|Church offers back-to-school supplies, haircuts|
Erica Manry helps Thomas Whittaker choose a new backpack at the annual back-to-school clinic at Belfast (N.Y.) United Methodist Church. In the state's poorest county, the church provides students with free school supplies and haircuts, among other things. UMNS photos by James Melchiorre.
By James Melchiorre*
Aug. 31, 2007 | BELFAST, N.Y. (UMNS)
Visiting the Allegany County Fair in western New York in July, Stephanie Karcher picked up a flyer about the annual back-to-school clinic at Belfast United Methodist Church.
Weeks later on a sunny Saturday, she and her two young children stand outside the church along with dozens of their neighbors, waiting for the doors to open.
Inside, they find new backpacks filled with school supplies purchased and donated by members of the church. There are also water bottles, books and health information.
Volunteer Jill Aronson gives Thomas a haircut in preparation for his first
day of kindergarten.
Everything is free, including the haircuts.
"They needed them for sure," says Karcher of the trims. "The hair's going crazy on us."
The start of a new school year each September is an expensive time, according to Karcher and other parents.
"As they get older and more and more needs are met, it gets harder for the average family that's just barely making it to get everything they're required to have for school," she says.
Scarce jobs, struggling families
Clinic organizers at Belfast United Methodist Church say such economic realities provided the impetus for sponsoring the church's first back-to-school clinic in 2004.
"We felt this was an extreme need," says the Rev. Keith Manry, senior pastor of the congregation. "Sixty percent of the children in our community are below the poverty level. Allegany County, in which we live, is the poorest county in New York state."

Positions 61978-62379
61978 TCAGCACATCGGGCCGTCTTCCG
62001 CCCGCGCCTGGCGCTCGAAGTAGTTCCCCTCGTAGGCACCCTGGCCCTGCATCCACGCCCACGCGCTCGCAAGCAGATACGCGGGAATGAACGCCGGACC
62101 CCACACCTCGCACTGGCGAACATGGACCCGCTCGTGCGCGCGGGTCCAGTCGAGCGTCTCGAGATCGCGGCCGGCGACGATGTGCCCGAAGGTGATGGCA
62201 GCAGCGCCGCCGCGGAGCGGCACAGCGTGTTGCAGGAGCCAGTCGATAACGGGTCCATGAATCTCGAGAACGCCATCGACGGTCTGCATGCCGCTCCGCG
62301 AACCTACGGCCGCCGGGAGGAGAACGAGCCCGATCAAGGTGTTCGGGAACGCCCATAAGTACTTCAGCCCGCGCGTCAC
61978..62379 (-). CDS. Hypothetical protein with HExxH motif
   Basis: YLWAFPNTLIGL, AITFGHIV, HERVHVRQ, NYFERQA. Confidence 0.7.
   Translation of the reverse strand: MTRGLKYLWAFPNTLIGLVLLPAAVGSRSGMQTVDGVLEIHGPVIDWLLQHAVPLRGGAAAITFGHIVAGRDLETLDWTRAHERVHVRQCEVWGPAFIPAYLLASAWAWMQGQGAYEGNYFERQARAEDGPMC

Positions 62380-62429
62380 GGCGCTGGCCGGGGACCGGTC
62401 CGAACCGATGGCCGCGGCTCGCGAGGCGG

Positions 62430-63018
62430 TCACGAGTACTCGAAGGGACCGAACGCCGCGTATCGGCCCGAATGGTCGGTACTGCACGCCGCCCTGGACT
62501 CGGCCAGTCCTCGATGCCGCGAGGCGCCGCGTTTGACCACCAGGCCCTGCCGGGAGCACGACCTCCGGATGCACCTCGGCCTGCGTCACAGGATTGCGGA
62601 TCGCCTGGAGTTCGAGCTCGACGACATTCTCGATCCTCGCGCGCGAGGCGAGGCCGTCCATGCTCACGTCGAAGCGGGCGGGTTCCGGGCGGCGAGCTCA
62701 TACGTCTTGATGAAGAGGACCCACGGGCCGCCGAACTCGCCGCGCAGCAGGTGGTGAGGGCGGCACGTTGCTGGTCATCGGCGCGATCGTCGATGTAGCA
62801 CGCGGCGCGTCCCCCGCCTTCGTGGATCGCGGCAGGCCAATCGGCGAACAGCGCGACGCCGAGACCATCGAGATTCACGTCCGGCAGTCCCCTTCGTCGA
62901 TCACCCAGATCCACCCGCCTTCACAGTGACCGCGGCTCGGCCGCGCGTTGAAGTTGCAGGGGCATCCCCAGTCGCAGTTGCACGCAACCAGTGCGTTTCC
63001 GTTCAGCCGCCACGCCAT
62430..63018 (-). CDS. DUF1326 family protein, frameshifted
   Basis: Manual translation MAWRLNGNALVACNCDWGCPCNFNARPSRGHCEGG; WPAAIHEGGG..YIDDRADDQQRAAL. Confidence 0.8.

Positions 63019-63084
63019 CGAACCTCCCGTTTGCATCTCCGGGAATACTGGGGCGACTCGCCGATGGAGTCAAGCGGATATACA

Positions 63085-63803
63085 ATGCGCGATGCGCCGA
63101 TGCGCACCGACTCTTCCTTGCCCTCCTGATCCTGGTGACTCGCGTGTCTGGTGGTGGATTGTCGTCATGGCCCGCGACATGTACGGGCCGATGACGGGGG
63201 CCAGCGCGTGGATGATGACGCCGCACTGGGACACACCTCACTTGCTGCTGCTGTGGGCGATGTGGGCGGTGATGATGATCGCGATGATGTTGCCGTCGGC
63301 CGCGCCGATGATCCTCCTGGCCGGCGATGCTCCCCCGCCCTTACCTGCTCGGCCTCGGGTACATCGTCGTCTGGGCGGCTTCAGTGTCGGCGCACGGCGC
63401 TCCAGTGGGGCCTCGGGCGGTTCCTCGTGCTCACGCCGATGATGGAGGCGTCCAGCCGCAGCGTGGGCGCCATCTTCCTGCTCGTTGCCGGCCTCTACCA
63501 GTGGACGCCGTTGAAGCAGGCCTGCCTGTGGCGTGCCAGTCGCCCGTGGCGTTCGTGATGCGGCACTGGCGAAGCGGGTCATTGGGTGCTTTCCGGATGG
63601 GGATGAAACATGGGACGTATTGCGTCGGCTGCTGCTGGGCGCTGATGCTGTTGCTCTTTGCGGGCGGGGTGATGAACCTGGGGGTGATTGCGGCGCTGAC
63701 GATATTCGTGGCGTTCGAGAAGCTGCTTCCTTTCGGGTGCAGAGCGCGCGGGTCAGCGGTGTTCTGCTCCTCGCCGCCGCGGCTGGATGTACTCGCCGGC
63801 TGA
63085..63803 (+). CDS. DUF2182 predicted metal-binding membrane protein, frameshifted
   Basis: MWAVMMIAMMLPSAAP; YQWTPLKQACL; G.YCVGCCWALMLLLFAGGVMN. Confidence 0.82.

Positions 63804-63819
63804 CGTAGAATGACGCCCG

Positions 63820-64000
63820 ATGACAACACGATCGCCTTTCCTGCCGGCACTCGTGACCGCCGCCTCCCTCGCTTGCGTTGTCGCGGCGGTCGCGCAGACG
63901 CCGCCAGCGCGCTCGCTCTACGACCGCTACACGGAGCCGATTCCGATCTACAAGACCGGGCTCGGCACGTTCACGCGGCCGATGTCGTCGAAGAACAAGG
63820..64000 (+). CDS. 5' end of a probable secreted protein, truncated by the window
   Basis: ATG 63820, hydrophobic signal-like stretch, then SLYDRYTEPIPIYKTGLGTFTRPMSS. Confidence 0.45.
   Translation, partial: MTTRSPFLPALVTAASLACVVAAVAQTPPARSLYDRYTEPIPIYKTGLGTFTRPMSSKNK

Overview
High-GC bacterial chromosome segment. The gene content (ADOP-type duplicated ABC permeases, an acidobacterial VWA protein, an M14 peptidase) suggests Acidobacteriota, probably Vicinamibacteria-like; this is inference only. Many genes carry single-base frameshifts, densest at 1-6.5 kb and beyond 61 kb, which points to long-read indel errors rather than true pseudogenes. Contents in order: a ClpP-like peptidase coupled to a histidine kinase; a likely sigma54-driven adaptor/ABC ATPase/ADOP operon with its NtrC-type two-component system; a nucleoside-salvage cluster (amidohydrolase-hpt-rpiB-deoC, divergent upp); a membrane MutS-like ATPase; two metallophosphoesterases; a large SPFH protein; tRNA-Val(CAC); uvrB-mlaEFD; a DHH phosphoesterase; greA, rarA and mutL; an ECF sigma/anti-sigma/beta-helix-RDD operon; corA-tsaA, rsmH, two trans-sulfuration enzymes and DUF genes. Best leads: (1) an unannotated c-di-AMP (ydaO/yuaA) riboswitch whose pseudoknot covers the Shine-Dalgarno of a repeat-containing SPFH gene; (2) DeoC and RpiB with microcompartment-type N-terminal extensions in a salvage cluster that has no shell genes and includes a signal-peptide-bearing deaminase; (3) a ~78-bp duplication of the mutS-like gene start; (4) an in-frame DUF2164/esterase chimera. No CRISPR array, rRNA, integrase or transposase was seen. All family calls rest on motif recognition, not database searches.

Belfast is a community of roughly 1,700 people, with rolling hills and old barns reminiscent of the days when dairy farming provided a reliable family income. Small family-operated farms have largely disappeared; factory jobs are scarce.
Folks here speak of relatives and neighbors who make 90-minute roundtrips to work as prison guards. The closest supermarket is a 30-minute drive away.
"A lot of people are out of work. They have four or five kids each," says Erica Manry, the pastor's wife, who came up with the idea of a back-to-school clinic.
The line for school supplies stretches
out the door.
In addition to providing school supplies, the church provides a signup sheet for parents whose children need new school clothes. Parents check whether their child is a boy or girl and list sizes for jeans and sneakers. A member of the congregation then makes the purchases.
"At least they can go the first day and have a nice pair of jeans and a nice pair of sneakers, and they're not looking different than any of the other kids that might have more than them," Mrs. Manry says.
Third-grader Lilac Wooding gets her hair cut by Jill Aronson, a local stylist who donates her time to the clinic. Lilac's father says he grew up in Belfast at a time when going back to school wasn't so stressful.
"Back when I went to school, the teacher supplied everything," recalls Matt Wooding. "When you get programs like this in the communities, it alleviates some of the pressure on families with low incomes or no income."
Manry says the clinic is consistent with the church's mission.
"The reason we've done this ministry is because it's so true and genuine to the needs of our community," he says. "When Jesus ministered to people, you frequently find the first need he met was the physical need."
Erica Manry believes the clinic has made the congregation more aware of and compassionate toward the needs of their neighbors.
Families sign up for Angel Food Ministries,
a grocery relief program.
"Some of the older people changed their outlook on people in the community, realizing it's not the kids' fault that they don't have (clothes and supplies)," she says.
Thomas Whittaker, getting ready for his first day of kindergarten, is a little anxious during his haircut and manages to divert his attention by blowing up a blue balloon. His sister, Dominique, an incoming fourth-grader, checks out the free books.
Their mother, Stephanie Karcher, says the clinic may become a back-to-school tradition for her family.
"I definitely would hope to be back next year," she says. "It's amazing how people pull through for each other.
"They're life-savers here."
*Melchiorre is a freelance producer based in New York City.
News media contact: Fran Coode Walsh, Nashville, Tenn., (615) 742-5470 or email@example.com.
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